“I could see Jemma working out that her mum wasn’t going to get any better and it was hard to talk to her about it.

“Jemma didn’t have anyone to talk to. It would never be ‘daddy tell me what’s happening here’ it was just me saying ‘it’s been a really difficult day because mummy was too ill to come and pick you up from school’ and she’d say ‘yeah, I’ve noticed mummy getting more ill and I miss her picking me up from school as much’. It was just an avenue to talk.”

Faced with the prospect of Adam becoming a single parent to the child she had so craved, Tracy set about preparing him as best she could for the challenges ahead.

“She would talk about the fact that Jemma would be my responsibility from now on. She said I had to learn to be a mum and a dad. It was important that she knew I was prepared to take that responsibility on. Her focus was very much about Jemma.

“That was what made her the most angry of all things. We’d waited so long to have a child and now this cruel disease was going to take her away from the best years of that and Jemma was being robbed of a mum.”

Since then, Adam, a radio station managing director, has stayed true to his word, learning to fulfil the roles of both parents and embracing his wife’s passions in her agonising absence.

He has fought to make her death as bearable as possible for their daughter, now nine, her pride and joy.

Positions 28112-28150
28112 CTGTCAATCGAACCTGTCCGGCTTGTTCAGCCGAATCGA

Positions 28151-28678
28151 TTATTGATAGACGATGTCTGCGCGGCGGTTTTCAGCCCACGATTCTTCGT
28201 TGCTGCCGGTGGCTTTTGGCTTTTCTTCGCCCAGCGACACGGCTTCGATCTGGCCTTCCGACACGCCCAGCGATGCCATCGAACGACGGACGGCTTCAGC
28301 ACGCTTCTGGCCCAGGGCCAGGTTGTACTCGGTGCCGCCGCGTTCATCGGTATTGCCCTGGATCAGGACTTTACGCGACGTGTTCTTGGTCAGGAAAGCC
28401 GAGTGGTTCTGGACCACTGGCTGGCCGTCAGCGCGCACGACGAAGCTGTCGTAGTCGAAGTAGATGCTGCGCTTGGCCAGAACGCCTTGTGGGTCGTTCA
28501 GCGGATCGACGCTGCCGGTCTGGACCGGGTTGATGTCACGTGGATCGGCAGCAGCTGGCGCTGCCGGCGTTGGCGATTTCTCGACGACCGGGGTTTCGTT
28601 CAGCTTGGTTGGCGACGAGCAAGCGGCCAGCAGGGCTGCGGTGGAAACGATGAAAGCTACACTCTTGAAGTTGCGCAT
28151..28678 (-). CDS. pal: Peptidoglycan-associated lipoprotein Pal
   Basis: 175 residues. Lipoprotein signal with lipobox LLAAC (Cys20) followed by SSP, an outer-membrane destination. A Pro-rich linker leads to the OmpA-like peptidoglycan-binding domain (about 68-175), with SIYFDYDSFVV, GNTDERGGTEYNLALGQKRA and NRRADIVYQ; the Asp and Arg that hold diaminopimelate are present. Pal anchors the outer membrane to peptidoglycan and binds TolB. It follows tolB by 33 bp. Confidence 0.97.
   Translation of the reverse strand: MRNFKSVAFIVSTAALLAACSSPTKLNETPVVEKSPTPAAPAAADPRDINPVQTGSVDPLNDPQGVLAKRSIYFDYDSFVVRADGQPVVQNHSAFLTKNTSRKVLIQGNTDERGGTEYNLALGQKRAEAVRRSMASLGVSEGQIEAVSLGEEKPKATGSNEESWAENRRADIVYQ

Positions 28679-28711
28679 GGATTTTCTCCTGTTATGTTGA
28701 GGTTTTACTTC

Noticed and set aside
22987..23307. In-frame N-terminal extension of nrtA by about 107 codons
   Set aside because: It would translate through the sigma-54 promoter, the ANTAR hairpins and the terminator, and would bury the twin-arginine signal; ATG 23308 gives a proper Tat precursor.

The pair continue to take strength from each other following Tracy’s untimely passing the day before Valentine’s last year, aged 46, just as they did while the disease slowly robbed them of their loved one.

“I hug her as often as I can, and listen as best I can,” says Adam, with a reflective smile.

“I’ve learned how to bake. Tracy always used to cook with her and Jemma loves it.

“I’ve learned how to do pigtails and brush her hair.

“We fought so hard to have Jemma, now I’m determined to do them both proud.”

Epic challenge will raise much-needed maggie’s cash

ADAM and his friends are to participate in an epic biking and hiking challenge and hope to raise money for Maggie’s Centres.

Maggie’s Monster Bike and Hike is an annual 24-hour endurance test made up of a 31-mile cycle and nine-mile-hike.

Team Tracy, as it has been dubbed, consists of Chris Donald and Colin Campbell from Innovate Financial Services, Richard Brown, owner of the Bellevue Bar, Martin Kemp, a teacher at Stewart Melville school and Alan Sutherland (Big Al) from Central FM.

They have set themselves a target of raising £10,000. Jemma will be cheering the team on from the sidelines.

Adam said he decided to take part in the Bike and Hike because he wanted to give something back to the organisation that gave him so much help, and allow it to help other families just like his own.

He said: “The key thing with Maggie’s is that they see everybody who walks through the door as a patient, whether you’re the one suffering from cancer or you’re the husband of someone with cancer.

“The oncology unit at the Western General is fantastic and I can’t praise them highly enough. Their patient was Tracy and they treated her. But the ripple effect of her illness hit everyone around her. Maggie’s were amazing at picking up on all of the extra things out-with the illness itself.

“We couldn’t have got through in the way we had without them.”

Maggie’s events manager Claire Benjamin said: “Monster is always an extraordinary event with a phenomenal atmosphere and a uniquely Maggie’s feel about it.”